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The MicroBlaze is a soft microprocessor core designed for Xilinx FPGAs from Xilinx. As a soft-core processor, MicroBlaze is implemented entirely in the general-purpose memory and logic fabric of Xilinx FPGAs.
In terms of its instruction set architecture, MicroBlaze is similar to the RISC-based DLX architecture described in a popular computer architecture book by Patterson and Hennessy. With few exceptions, the MicroBlaze can issue a new instruction every cycle, maintaining single-cycle throughput under most circumstances.
The MicroBlaze has a versatile interconnect system to support a variety of embedded applications. MicroBlaze's primary I/O bus, the CoreConnect PLB bus, is a traditional system-memory mapped transaction bus with master/slave capability. A newer version of the MicroBlaze, supported in both Spartan-6 and Virtex-6 implementations, as well as the 7-Series, supports the AXI specification. The majority of vendor-supplied and third-party IP interface to PLB directly (or through an PLB to OPB bus bridge). For access to local-memory (FPGA RAM), MicroBlaze uses a dedicated LMB bus, which reduces loading on the other buses. User-defined coprocessors are supported through a dedicated FIFO-style connection called FSL (Fast Simplex Link). The coprocessor(s) interface can accelerate computationally intensive algorithms by offloading parts or the entirety of the computation to a user-designed hardware module.
Many aspects of the MicroBlaze can be user configured: cache size, pipeline depth (3-stage or 5-stage), embedded peripherals, memory management unit, and bus-interfaces can be customized. The area-optimized version of MicroBlaze, which uses a 3-stage pipeline, sacrifices clock frequency for reduced logic area. The performance-optimized version expands the execution pipeline to 5 stages, allowing top speeds of 210 MHz (on Virtex-5 FPGA family). Also, key processor instructions which are rarely used but more expensive to implement in hardware can be selectively added/removed (i.e. multiply, divide, and floating point operations). This customization enables a developer to make the appropriate design trade-offs for a specific set of host hardware and application software requirements.
With the memory management unit, MicroBlaze is capable of hosting operating systems requiring hardware-based paging and protection, such as the Linux kernel. Otherwise it is limited to operating systems with a simplified protection and virtual memory model, e.g. FreeRTOS or Linux without MMU support. MicroBlaze's overall throughput is substantially less than a comparable hardened CPU core (such as the PowerPC440 in the Virtex-5).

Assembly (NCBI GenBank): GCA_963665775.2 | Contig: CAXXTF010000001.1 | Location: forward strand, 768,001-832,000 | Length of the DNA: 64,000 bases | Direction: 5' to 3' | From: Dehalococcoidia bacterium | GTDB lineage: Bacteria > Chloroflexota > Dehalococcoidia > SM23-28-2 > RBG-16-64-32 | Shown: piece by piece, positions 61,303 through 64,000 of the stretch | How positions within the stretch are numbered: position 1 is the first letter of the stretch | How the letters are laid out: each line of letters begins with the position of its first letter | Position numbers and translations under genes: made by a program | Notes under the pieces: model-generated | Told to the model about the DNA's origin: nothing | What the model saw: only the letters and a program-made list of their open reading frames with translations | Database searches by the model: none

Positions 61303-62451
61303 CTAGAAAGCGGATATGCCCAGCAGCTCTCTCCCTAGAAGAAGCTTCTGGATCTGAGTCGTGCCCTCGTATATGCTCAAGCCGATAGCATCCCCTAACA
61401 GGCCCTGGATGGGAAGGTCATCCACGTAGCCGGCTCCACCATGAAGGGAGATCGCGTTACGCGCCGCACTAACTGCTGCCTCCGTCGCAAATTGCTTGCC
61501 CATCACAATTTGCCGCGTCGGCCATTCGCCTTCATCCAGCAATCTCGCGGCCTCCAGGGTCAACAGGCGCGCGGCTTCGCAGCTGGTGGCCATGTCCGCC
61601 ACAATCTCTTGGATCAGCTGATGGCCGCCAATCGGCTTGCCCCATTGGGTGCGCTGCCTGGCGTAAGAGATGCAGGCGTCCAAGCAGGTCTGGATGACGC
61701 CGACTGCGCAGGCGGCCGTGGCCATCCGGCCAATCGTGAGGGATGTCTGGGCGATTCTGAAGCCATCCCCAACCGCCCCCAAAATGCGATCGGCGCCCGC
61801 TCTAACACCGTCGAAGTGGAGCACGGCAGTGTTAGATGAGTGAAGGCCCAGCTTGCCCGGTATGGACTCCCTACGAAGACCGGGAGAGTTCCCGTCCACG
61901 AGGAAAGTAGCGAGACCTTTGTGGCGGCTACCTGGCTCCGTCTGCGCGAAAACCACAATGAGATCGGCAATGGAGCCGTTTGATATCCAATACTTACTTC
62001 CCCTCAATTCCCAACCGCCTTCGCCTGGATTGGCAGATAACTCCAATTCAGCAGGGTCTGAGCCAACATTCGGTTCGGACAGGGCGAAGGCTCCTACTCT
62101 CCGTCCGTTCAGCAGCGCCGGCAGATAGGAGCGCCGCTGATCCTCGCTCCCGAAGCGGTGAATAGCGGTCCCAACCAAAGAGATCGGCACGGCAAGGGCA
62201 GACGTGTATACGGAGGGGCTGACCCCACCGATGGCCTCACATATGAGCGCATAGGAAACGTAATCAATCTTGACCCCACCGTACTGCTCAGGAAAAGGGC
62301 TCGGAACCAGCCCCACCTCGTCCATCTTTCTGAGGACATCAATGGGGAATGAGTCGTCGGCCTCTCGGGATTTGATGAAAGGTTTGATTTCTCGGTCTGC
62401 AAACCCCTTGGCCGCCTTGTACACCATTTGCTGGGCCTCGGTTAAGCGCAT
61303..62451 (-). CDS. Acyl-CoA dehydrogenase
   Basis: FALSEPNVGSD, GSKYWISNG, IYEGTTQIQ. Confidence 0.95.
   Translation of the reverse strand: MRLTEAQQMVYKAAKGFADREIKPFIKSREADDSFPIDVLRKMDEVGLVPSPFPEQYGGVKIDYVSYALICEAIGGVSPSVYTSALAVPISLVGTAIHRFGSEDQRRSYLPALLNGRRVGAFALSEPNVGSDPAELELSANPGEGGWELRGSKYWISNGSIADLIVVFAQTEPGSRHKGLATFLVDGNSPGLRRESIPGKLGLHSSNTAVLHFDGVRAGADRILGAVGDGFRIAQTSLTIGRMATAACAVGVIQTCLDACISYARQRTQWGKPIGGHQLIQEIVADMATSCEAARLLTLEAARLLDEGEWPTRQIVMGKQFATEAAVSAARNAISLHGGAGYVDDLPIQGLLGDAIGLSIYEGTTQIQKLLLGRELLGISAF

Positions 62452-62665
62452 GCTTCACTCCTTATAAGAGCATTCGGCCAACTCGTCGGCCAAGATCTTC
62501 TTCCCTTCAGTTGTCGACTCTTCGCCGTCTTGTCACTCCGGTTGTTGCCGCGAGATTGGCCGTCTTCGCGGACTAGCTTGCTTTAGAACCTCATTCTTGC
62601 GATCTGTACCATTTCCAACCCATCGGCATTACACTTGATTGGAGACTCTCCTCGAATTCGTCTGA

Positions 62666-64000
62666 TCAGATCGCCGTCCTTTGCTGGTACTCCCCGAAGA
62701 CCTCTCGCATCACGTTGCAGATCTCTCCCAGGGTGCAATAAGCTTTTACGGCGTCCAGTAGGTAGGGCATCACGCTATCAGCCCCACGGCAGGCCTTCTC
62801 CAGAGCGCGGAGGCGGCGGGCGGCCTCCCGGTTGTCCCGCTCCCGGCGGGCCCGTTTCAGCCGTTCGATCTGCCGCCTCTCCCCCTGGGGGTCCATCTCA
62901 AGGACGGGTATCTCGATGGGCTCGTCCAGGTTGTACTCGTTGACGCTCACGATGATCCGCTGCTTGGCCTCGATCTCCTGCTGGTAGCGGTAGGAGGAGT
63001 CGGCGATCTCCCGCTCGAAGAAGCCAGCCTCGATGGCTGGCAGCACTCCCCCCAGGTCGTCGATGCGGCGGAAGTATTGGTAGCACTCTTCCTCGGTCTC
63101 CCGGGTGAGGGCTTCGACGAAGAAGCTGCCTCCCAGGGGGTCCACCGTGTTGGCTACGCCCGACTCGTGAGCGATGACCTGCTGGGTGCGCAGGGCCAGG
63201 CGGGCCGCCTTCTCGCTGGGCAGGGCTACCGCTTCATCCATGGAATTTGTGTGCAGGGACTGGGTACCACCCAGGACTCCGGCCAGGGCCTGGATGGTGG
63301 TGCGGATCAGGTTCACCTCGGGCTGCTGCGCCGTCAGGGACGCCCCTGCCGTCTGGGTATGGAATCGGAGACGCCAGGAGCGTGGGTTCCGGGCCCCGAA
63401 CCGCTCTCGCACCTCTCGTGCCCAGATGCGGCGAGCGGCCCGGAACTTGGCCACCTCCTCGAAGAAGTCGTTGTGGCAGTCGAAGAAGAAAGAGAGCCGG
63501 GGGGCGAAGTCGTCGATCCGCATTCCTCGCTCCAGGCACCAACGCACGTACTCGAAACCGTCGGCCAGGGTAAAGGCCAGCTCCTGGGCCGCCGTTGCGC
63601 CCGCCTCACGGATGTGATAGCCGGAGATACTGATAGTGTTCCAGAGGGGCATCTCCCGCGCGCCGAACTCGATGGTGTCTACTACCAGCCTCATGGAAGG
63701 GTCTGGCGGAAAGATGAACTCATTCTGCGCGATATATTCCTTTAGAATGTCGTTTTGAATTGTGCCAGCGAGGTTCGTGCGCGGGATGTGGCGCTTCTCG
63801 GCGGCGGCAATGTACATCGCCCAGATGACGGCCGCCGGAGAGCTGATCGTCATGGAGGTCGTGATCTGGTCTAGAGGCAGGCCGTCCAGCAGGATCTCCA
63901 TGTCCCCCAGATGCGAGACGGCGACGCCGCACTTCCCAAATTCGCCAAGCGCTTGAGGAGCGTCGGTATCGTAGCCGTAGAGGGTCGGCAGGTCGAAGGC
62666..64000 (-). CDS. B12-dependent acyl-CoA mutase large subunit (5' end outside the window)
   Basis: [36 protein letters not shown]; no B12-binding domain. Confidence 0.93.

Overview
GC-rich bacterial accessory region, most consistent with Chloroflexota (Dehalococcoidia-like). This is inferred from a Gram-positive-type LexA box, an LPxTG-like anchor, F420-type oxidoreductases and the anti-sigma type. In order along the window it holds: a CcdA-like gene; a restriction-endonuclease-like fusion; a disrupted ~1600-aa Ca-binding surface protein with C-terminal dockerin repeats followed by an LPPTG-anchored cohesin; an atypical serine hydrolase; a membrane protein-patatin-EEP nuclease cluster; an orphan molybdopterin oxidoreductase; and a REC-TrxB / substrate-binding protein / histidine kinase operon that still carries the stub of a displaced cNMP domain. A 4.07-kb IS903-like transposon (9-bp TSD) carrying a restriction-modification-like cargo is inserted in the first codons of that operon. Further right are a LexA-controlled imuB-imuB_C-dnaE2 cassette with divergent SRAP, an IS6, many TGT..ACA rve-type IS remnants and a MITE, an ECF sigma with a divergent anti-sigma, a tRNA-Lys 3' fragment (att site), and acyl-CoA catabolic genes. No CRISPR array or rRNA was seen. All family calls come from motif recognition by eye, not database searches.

Xilinx's EDK (Embedded Development Kit) is the development package for building MicroBlaze (and PowerPC or ARM - see Zynq) embedded processor systems in Xilinx FPGAs. Hosted in the Eclipse IDE, the project manager consists of two separate environments: XPS and SDK.
Designers use XPS (Xilinx Platform Studio) to configure and build the hardware specification of their embedded system (processor core, memory-controller, I/O peripherals, etc.) The XPS converts the designer's platform specification into a synthesizeable RTL description (Verilog or VHDL), and writes a set of scripts to automate the implementation of the embedded system (from RTL to the bitstream-file.) For the MicroBlaze core, the EDK normally generates an encrypted (non human-readable) netlist, but the processor description (written in VHDL) can be purchased from Xilinx.
The SDK handles the software that will execute on the embedded system. Powered by the GNU toolchain (GNU Compiler Collection, GNU Debugger), the SDK enables programmers to write, compile, and debug C/C++ applications for their embedded system. Xilinx includes a cycle-accurate instruction set simulator (ISS), giving programmers the choice of testing their software in simulation, or using a suitable FPGA-board to download and execute on the actual system.
Purchasers of EDK or ISE Design Suite Embedded Edition(IDS) are granted a perpetual license to use MicroBlaze in Xilinx FPGAs with no recurring royalties. The license does not grant the right to use MicroBlaze outside of Xilinx's devices, which must be negotiated directly with Xilinx.
Alternative compilers and development tools have been made available from Altium but an EDK installation and license is still required.
In June, 2009, MicroBlaze became the first soft-CPU architecture to be merged into the mainline Linux kernel source tree. This work was performed by Michal Simek and supported by PetaLogix and Xilinx.
As of September 2009, MicroBlaze GNU tools support is also being contributed to the Free Software Foundation's mainline repositories. Support for MicroBlaze is included in GCC releases starting with version 4.6
- aeMB, implemented in Verilog, LGPL license
- OpenFire subset, implemented in Verilog, MIT license
- MB-Lite, implemented in VHDL, LGPL license
- MB-Lite+, implemented in VHDL, LGPL license
- myBlaze, implemented in MyHDL, LGPL license
- SecretBlaze, implemented in VHDL, GPL license
Other soft processors
- "GCC 4.6 Release Series Changes, New Features, and Fixes". 2011-03-15. Retrieved 2011-03-15.
Support has been added for the Xilinx MicroBlaze softcore processor (microblaze-elf) embedded target.
- MicroBlaze on Xilinx website
- PetaLogix - MicroBlaze kernel maintainers and commercial services (PetaLinux)
- uCLinux - uClinux-dist for Microblaze, kernel 2.6.30
- MicroBlaze Embedded Linux support from LynuxWorks (BlueCat Linux)
- Linux and U-BOOT for Microblaze CPU - Michal Simek - maintainer
- MicroBlaze-Based Introduction To Computer Architecture and Assembly Language (UARK)
- MicroBlaze managed forum
- Running eCos RTOS on Microblaze
- Designing an embedded system using MicroBlaze (RTE)